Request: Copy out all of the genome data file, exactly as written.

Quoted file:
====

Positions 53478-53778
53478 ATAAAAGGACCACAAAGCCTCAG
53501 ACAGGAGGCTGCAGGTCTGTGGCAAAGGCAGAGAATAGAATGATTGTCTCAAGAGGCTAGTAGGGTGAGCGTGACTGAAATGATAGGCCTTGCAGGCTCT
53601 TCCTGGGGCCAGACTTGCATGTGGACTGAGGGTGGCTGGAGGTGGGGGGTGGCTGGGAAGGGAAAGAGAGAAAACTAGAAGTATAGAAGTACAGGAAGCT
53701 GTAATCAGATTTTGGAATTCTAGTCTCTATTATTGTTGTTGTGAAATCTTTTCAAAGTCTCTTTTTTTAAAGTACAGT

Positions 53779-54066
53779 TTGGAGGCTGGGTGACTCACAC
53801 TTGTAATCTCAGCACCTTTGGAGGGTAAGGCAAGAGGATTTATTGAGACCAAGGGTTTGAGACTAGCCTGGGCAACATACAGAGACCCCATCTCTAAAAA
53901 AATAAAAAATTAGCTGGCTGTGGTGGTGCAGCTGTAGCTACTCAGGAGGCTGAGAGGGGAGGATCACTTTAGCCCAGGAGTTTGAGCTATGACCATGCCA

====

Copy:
Positions 53478-53778
53478 ATAAAAGGACCACAAAGCCTCAG
53501 ACAGGAGGCTGCAGGTCTGTGGCAAAGGCAGAGAATAGAATGATTGTCTCAAGAGGCTAGTAGGGTGAGCGTGACTGAAATGATAGGCCTTGCAGGCTCT
53601 TCCTGGGGCCAGACTTGCATGTGGACTGAGGGTGGCTGGAGGTGGGGGGTGGCTGGGAAGGGAAAGAGAGAAAACTAGAAGTATAGAAGTACAGGAAGCT
53701 GTAATCAGATTTTGGAATTCTAGTCTCTATTATTGTTGTTGTGAAATCTTTTCAAAGTCTCTTTTTTTAAAGTACAGT

Positions 53779-54066
53779 TTGGAGGCTGGGTGACTCACAC
53801 TTGTAATCTCAGCACCTTTGGAGGGTAAGGCAAGAGGATTTATTGAGACCAAGGGTTTGAGACTAGCCTGGGCAACATACAGAGACCCCATCTCTAAAAA
53901 AATAAAAAATTAGCTGGCTGTGGTGGTGCAGCTGTAGCTACTCAGGAGGCTGAGAGGGGAGGATCACTTTAGCCCAGGAGTTTGAGCTATGACCATGCCA